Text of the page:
Elise Christie has hit back at online trolls that have sent the British ice skater abusive messages on Twitter in the wake of her 2018 Winter Olympics heartbreak, having missed out on a medal for the second Games running.
In 2014, Christie was disqualified from all three of her races and received thousands of abusive tweets from Korean ice skating fans after she collided with Park Seung-Hi after falling. The messages made her seriously doubt whether she should continue in the sport or not, and she also decided to see a psychologist to help cope with the abuse.
Four years later, the outcome on the ice was very similar to that in Sochi. Christie crashed out of the 500m final last week, and then did the same in the semi-final of the 1500m event on Sunday, badly injuring her ankle in the process.
By the time her favoured 1000m event came around on Tuesday, there were serious doubts about whether the Scot would be able to compete due to damaged ankle ligaments, but she valiantly skated on to try and qualify for the event. After her heat was restarted following a first corner accident for Christie, she skated through to second place and progression to the quarter-finals, only to be disqualified for “intentional” collisions on her way through the field.
Confirming that she plans to compete again in 2022 to try and end her Olympic medal agony, Christie also turned her attention to the online trolls that have abused her once again following her Olympic exit.
“People who don’t believe in me, like, I don’t care,” she told BBC Five Live. “You can stop sending me abusive tweets because it doesn’t bother me anymore because I’m a world champion, you’re sitting at home on your keyboards. Stop trying to make people feel bad, you guys need to go out and do something special with your lives.
“For everyone that’s been so supportive and amazing, I just can’t describe...it makes me emotional to talk about how nice everyone’s been. I just want to say thanks to everyone, everyone at Team GB, everyone back home, and I’m really sorry that it didn’t work out.”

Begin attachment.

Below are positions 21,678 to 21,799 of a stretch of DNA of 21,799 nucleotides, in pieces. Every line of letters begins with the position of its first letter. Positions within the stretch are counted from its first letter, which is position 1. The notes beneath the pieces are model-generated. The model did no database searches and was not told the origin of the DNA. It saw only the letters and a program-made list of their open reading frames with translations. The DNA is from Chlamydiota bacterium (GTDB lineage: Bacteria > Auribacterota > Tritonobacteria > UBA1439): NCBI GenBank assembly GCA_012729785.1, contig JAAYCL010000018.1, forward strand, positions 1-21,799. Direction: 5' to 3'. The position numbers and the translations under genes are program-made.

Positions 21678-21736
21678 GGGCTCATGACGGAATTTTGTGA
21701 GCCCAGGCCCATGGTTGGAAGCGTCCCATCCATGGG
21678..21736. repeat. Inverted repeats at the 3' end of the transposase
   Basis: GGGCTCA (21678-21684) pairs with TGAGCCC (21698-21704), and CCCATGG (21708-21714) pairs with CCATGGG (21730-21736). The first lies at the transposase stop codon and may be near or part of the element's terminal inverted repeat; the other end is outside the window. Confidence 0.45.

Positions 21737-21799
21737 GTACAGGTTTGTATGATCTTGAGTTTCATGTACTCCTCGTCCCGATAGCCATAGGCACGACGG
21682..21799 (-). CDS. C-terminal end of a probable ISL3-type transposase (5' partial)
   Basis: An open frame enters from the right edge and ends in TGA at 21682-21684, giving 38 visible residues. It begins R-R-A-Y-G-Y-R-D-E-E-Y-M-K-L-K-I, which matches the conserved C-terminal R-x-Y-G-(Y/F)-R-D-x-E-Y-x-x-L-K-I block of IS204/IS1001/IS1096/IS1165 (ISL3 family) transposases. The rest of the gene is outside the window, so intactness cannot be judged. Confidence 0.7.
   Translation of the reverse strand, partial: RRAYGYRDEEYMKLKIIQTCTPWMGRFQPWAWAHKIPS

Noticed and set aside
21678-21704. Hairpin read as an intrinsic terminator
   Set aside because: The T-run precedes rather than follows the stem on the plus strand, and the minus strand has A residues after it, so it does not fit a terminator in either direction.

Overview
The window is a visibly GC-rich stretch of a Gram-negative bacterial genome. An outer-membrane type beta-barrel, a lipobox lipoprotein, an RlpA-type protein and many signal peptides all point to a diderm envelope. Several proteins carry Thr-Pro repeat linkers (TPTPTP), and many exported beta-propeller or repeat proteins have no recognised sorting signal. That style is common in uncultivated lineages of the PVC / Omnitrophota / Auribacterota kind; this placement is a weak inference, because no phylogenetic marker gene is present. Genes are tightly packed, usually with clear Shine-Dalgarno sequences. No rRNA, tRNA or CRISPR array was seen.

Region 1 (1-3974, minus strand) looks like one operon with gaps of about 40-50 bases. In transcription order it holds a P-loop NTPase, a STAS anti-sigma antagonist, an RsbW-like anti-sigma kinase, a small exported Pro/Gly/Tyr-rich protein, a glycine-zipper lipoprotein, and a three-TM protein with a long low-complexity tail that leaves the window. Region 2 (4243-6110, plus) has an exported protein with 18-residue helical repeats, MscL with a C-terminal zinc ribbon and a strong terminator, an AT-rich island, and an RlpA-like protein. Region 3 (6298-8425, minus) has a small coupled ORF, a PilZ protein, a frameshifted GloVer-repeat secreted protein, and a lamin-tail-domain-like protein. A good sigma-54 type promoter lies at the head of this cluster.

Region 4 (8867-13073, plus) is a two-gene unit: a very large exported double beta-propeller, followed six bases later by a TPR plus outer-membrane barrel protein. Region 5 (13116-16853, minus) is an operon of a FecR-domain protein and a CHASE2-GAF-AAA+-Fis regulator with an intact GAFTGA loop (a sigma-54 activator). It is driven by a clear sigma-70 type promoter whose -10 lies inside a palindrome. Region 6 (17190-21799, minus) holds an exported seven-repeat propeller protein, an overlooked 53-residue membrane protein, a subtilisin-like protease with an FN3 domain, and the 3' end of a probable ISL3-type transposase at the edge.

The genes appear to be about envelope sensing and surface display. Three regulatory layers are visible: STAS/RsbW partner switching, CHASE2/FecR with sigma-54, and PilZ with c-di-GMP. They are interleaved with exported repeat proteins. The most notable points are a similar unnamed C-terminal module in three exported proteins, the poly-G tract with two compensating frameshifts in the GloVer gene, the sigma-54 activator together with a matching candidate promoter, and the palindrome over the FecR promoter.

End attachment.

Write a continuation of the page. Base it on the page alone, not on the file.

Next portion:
She later added an emotional statement on Twitter to thank supporters and explain why she tried to compete on a badly injured ankle, which she revealed would likely have kept her off the ice for “five or six weeks” had it not happened at the Olympics.
"I wasn't ready to let go, the reality was that with my ankle the way it was medalling was so unlikely, but my heart held on to that little bit of hope,” she wrote.
"I wanted to inspire people to never give up.
"I'm sorry it didn't end the way we all hoped and I'm thankful for every message of support and every person that's taken time out to tell me I've inspired them. Thanks also to all my fellow athletes that came up to say they respect me yesterday! Can’t thank them enough!”
The 27-year-old had planned to change sports and attempt to win a medal in another category at Beijing 2022, but in the wake of her heartbreak in Pyeongchang, she vowed to stick with short-track speedskating and her quest to win Olympic gold.
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